Sabaneev and Scriabin discussed the correspondences between colors and sounds on several occasions, some of them with the score of Prometheus in hand, during which notes were made above its Luce stave in what is presumably the annotated copy now found in the Bibliothèque nationale in Paris, to which the Scriabin family donated it in 1978. Few were included in the 1st score published in Berlin and Moscow (Édition russe de musique [sic], house founded by Koussevitzky [Bowers, Biography, v. 2, p. 184, & New Scriabin, pp. 71-72], on 30 April [= 13 May] 1908), which therefore merely shows the note/tone to be played on the color machine's keyboard that is like that of a piano. It was reprinted in 1913, of which this is a copy. Gawboy (See below) incorrectly refers to it as the "Parisian" score; it should be the "Paris" one, following the standard practice for designating a manuscript's location, because it was not created or published there, although all the notes in Scriabin's hand are in French (See above).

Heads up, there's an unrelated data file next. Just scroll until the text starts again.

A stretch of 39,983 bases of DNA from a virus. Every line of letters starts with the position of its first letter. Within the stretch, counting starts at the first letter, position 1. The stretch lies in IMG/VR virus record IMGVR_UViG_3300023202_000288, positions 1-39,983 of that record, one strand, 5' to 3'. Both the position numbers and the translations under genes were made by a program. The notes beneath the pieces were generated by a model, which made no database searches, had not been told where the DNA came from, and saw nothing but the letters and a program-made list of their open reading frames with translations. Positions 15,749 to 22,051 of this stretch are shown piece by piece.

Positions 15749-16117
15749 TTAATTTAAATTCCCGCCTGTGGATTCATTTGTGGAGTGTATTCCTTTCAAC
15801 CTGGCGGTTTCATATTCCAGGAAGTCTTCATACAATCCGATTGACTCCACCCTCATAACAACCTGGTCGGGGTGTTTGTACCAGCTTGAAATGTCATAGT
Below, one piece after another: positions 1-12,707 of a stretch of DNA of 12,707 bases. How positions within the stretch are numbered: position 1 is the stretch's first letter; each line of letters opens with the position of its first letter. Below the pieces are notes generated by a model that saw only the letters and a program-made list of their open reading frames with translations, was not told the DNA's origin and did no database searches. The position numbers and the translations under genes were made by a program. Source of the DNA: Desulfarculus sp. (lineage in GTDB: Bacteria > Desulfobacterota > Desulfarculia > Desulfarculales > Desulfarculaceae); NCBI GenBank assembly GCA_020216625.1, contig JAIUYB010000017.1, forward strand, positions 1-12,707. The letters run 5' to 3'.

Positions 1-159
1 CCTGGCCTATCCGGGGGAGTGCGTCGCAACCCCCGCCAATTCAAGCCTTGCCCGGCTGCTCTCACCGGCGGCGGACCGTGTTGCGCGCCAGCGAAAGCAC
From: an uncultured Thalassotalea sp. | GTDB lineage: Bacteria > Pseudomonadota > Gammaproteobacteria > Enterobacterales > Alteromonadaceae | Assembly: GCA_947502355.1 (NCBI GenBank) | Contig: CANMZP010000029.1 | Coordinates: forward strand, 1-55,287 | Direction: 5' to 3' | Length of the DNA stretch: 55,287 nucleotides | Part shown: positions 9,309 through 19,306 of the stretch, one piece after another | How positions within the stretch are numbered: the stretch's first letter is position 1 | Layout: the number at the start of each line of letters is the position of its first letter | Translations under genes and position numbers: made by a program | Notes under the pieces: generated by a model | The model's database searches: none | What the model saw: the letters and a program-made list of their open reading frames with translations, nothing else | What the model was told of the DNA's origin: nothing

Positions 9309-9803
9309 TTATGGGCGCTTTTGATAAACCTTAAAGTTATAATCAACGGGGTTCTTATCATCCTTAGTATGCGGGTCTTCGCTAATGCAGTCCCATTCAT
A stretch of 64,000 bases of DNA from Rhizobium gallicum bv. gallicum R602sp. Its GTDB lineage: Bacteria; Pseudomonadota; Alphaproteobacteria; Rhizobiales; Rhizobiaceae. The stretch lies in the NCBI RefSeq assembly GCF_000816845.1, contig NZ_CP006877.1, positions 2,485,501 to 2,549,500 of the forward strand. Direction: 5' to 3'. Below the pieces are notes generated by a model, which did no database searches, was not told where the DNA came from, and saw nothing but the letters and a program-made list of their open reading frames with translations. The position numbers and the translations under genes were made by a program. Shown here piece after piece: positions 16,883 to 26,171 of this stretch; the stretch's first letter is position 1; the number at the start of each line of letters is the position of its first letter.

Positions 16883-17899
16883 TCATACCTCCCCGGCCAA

A British psychologist, Charles S. Myers, of Cambridge University, interviewed (in French, which he also did not speak fluently) Scriabin during his visit to London in March 1914, on the occasion of a performance (without colored lights) of Prometheus, conducted by Sir Henry Wood, with Scriabin at the piano, in Queen's Hall on 15 March (Bowers, Biography, v. 2, p. 259); there were other performances of others of his works during the visit as well, Bowers, New Scriabin, p. 93.) and published his summary of the encounter in an article: "Two Cases of Synesthesia," in the British Journal of Psychology, v. VII, No. 1, 1 May 1914, pp. 112-117 (The discussion of Scriabin ends on p. 115; the remainder is dedicated to an unidentified "accomplished" female painter). Many of the details are the same, but none are in direct quotes; this is Myers' summary and assessment, and is therefore a corroboration by a professional. "Colours form for Scriabin so important a part of the total effect of sound that he desires his Prometheus to be performed to the accompaniment of concealed lamps which shall flood the concert hall with a light of ever changing colour; the music of his Mystery, when completed, will be performed with a similar play of colours, and with odours." They also discuss the similarities and differences of his color sensations and those of Rimsky-Korsakov, which the two discovered when attending a concert together in Paris and discussed the ones they both shared or each associated differently. (p. 112) "[…] Scriabin's chromesthesia refers to the tonality of the music." (p. 113, Itals in original) See Part 1 of "The Color of Sound, the Sound of Color."